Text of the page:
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Jury convicts Steve Bannon in Jan. 6 contempt of Congress case

The last time Steve Bannon ran into legal trouble, he benefited from an 11th-hour presidential pardon. That probably won't be much of an option this time.


It was nearly two years ago when federal prosecutors first filed criminal charges against Steve Bannon, Donald Trump’s former campaign strategist and White House aide. As regular readers may recall, the political operative was accused at the time of participating in an alleged wall-building scam.

On Jan. 20, 2021, with just hours remaining in his presidency, Trump pardoned Bannon before prosecutors could bring the case to trial.

Unfortunately for the operative/podcaster, he’s in serious legal trouble again, and this time, turning to an allied White House isn’t much of an option. NBC News reported:

A jury on Friday found former Donald Trump adviser Steve Bannon guilty on two counts of contempt of Congress for blowing off the Jan. 6 select committee. Upon sentencing, Bannon will face a mandatory minimum sentence of 30 days incarceration and up to one year behind bars. He could also be fined between $100 and $100,000. He is expected to appeal.

This was apparently not an especially tough call: The jury only deliberated for about three hours.

For those who might need a refresher, let’s revisit our earlier coverage and review how we arrived at this point.

The one thing everyone involved in the process can agree on is that Bannon has important insights related to the Jan. 6 attack on the U.S. Capitol. He was in communications with Trump in the runup to the insurrectionist riot, and he reportedly told the outgoing president, “[I]t’s time to kill the Biden presidency in the crib.”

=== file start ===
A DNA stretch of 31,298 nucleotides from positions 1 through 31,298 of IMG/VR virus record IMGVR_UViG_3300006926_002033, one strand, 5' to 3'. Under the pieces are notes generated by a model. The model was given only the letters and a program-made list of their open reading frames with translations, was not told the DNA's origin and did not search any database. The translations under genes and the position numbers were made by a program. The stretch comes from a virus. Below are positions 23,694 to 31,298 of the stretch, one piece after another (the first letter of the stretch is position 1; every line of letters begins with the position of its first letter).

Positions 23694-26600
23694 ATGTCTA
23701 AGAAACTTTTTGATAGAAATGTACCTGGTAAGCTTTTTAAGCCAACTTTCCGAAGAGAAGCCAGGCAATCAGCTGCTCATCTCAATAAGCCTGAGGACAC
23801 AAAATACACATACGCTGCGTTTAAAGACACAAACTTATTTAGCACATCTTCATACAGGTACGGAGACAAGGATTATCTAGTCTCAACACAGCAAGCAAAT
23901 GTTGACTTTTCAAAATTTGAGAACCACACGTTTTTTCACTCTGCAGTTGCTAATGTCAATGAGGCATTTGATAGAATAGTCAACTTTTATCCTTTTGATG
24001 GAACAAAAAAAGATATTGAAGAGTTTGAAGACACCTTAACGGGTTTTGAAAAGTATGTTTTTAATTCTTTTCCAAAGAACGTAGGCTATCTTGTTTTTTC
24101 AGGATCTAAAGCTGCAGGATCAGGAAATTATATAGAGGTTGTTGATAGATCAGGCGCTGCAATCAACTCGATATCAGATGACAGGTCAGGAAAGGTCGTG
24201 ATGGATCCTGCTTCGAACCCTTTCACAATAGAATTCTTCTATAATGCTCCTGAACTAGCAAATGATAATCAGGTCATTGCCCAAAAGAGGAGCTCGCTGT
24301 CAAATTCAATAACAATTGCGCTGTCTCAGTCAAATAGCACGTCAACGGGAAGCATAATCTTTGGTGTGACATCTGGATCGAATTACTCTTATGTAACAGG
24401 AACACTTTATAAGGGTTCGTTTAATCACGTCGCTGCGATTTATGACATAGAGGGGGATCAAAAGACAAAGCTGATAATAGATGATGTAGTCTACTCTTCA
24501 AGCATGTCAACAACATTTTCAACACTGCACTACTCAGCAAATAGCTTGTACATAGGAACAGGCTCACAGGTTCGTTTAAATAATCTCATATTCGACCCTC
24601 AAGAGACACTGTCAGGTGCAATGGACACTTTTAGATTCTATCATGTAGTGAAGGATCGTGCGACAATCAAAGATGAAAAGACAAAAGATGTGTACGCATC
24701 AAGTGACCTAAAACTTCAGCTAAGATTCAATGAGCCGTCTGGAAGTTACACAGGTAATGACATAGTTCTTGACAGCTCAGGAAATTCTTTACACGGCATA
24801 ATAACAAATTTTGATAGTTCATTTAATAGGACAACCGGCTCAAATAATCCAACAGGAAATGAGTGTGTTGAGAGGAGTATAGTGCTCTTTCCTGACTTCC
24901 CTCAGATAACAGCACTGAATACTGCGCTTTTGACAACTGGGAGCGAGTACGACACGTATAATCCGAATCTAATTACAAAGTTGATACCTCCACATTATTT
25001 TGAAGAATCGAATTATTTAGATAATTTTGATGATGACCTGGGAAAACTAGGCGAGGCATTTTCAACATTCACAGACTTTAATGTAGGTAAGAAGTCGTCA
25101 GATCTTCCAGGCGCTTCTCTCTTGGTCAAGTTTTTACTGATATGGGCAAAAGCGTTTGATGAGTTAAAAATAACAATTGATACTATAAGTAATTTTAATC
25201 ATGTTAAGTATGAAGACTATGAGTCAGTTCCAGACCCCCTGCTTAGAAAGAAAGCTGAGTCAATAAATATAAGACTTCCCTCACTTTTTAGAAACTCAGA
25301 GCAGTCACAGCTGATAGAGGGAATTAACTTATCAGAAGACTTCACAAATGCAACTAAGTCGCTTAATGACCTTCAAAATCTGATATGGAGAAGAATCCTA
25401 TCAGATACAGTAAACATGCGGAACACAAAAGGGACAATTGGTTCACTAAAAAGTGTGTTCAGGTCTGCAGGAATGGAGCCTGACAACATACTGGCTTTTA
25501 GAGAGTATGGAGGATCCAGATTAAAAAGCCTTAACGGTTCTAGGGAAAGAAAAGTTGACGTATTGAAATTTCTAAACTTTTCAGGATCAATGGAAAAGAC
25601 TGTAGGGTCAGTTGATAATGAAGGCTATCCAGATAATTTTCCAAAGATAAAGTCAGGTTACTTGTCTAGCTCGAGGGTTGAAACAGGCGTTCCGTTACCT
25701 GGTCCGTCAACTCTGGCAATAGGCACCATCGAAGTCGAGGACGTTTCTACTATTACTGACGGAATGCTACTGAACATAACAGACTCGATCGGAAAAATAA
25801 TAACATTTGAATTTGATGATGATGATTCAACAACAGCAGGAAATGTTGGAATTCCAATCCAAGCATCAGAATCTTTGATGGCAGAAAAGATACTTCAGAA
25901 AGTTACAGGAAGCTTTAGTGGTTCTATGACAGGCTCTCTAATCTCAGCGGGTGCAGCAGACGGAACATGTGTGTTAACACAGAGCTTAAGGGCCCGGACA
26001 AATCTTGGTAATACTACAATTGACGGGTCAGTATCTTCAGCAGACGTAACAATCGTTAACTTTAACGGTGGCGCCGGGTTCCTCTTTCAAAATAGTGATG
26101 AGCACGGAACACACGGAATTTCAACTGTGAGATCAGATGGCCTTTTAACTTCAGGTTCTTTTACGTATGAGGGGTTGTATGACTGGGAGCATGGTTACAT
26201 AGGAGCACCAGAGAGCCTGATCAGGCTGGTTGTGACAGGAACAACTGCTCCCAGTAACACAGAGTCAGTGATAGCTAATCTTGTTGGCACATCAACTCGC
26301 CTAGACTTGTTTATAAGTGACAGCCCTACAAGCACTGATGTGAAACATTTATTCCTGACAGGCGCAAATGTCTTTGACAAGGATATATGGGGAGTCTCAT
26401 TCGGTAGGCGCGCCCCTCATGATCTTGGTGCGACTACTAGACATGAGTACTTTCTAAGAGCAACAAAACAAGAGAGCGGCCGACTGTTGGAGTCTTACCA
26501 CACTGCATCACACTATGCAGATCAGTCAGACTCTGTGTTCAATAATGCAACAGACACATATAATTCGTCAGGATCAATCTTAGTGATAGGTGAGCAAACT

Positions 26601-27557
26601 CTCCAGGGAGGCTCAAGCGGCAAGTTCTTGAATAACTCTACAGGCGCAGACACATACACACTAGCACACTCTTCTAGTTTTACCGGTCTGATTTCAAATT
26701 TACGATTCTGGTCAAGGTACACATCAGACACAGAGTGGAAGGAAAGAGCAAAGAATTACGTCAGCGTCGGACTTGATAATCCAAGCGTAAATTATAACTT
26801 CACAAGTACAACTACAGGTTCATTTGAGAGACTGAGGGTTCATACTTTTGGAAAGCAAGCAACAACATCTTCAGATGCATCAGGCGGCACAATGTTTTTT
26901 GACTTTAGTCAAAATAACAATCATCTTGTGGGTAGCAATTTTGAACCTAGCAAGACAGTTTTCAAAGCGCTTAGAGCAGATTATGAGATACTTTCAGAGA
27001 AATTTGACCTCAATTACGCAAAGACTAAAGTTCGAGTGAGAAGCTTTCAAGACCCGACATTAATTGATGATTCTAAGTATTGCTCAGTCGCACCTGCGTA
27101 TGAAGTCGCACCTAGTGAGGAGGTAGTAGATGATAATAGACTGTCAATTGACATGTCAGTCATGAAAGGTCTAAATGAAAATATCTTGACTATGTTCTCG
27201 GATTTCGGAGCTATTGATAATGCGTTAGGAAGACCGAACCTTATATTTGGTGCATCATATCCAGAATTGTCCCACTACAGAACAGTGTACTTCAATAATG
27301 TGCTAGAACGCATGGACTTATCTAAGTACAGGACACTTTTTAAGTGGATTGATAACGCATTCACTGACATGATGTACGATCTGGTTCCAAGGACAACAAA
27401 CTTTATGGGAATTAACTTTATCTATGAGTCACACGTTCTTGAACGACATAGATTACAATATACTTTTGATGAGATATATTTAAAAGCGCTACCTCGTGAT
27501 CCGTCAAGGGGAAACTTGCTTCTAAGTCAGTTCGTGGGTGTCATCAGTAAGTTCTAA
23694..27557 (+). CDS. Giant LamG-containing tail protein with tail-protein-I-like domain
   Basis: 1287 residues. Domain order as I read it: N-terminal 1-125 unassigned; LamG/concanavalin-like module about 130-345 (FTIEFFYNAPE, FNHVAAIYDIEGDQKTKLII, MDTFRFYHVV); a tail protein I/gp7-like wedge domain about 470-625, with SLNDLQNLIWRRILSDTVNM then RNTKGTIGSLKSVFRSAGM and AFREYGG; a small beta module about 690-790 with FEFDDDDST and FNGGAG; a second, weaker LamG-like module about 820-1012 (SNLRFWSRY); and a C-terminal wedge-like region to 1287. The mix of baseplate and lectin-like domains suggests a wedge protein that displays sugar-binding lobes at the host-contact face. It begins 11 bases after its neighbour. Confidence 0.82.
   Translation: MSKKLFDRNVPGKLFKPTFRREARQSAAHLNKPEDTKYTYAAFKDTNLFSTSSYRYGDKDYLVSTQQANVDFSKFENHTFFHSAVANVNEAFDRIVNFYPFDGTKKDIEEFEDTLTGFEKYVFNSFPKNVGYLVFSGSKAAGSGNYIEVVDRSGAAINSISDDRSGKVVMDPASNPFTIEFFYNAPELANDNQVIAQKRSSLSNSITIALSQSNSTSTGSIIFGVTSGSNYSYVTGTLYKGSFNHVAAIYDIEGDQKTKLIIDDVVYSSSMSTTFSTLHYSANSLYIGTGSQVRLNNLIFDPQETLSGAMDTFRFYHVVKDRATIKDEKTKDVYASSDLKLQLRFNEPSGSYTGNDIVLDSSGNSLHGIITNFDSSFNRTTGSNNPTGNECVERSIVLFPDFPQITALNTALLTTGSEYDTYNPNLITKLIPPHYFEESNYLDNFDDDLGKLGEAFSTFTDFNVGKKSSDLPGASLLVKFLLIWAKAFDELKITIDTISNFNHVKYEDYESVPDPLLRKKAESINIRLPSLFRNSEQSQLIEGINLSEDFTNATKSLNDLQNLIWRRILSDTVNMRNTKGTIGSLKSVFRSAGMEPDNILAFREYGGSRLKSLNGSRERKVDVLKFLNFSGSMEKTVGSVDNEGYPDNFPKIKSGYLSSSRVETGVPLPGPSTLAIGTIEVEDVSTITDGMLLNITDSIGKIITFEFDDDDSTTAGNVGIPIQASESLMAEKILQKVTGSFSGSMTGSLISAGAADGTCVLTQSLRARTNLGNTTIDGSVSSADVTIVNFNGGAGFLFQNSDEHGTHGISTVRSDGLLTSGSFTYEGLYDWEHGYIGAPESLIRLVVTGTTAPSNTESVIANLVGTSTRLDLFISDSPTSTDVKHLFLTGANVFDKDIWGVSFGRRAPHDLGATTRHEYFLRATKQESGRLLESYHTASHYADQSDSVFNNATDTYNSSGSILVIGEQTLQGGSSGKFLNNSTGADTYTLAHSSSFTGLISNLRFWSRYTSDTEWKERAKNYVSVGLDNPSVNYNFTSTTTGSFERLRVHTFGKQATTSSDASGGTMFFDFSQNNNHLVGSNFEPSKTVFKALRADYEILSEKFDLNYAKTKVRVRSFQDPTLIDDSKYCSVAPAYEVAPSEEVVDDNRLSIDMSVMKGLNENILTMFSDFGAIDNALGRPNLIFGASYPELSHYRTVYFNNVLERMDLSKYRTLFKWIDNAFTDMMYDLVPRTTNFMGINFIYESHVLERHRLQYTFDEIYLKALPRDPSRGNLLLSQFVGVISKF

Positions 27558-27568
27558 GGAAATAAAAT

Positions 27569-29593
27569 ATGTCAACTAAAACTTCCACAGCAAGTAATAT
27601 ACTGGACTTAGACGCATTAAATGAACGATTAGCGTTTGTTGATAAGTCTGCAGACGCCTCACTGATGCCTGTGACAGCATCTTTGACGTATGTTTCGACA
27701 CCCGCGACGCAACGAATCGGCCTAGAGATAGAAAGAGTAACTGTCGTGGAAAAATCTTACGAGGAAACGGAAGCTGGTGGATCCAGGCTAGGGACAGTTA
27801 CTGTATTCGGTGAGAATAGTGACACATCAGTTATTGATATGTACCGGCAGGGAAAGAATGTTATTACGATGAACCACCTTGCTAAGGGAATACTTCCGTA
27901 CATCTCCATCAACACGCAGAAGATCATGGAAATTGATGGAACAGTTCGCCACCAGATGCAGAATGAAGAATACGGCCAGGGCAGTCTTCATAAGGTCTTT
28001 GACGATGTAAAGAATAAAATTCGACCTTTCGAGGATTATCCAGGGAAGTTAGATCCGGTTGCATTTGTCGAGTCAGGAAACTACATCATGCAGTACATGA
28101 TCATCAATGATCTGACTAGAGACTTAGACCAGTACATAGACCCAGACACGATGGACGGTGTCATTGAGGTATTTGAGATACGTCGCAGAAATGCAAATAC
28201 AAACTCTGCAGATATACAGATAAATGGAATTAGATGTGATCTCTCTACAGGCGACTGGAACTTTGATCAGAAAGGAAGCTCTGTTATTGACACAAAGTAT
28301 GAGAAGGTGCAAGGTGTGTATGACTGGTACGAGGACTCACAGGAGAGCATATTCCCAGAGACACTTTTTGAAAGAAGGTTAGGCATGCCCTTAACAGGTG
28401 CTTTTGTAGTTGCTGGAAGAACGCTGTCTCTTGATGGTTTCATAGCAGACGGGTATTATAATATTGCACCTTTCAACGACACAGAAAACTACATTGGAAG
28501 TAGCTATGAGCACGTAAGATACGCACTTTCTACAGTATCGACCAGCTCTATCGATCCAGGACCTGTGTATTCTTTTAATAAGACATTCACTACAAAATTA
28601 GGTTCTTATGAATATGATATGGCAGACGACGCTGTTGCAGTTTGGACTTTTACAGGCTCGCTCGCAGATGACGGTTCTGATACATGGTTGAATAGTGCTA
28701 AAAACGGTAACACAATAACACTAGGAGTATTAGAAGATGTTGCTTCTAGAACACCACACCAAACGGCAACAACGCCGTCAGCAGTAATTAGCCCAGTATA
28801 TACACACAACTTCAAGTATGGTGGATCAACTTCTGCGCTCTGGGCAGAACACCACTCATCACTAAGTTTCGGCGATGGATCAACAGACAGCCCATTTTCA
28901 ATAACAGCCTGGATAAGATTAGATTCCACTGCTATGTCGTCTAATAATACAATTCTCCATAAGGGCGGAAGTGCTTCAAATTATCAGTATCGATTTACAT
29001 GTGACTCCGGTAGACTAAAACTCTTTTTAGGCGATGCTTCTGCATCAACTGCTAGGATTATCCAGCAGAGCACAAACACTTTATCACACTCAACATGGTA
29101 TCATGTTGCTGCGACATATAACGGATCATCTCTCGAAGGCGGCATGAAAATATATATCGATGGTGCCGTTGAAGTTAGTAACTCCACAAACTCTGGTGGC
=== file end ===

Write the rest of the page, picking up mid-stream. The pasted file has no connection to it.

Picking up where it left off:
The day before the attack, Bannon seemed to know quite a bit about what was likely to happen, telling his podcast listeners, “All hell is going to break loose tomorrow. Just understand this: All hell is going to break loose tomorrow.... [A]ll I can say is: Strap in. You have made this happen, and tomorrow it’s game day.”

With this in mind, it hardly came as a surprise when the bipartisan House committee investigating the attack issued subpoenas in September 2021, seeking information from key Trump insiders — and Bannon was at the top of the list.

When he refused to comply, the House approved a resolution finding the GOP operative in contempt of Congress. As part of the same process, the Democratic-led chamber referred the matter to the Justice Department for possible criminal prosecution, and in November 2021, Bannon was indicted by a federal grand jury, charged with one count of contempt and another involving his refusal to produce documents, despite a congressional subpoena.

Today, he was convicted on both counts.

This outcome surprised no one. In fact, after a variety of developments left Bannon’s legal strategy in tatters, his lawyer recently asked U.S. District Judge Carl J. Nichols, “What’s the point of going to trial if there are no defenses?”

The judge replied, “Agreed.”

They nevertheless went to trial, at which point Team Bannon, despite plenty of pre-trial bluster, failed to present much of a defense. The Justice Department, which wrapped up its case on Wednesday, told the jurors that Bannon acted as if he were “above the law” by ignoring a congressional legal summons.

Soon after, Bannon’s defense team called no witnesses. The defendant never took the stand.

The sentencing phase of the process is scheduled for October. Watch this space.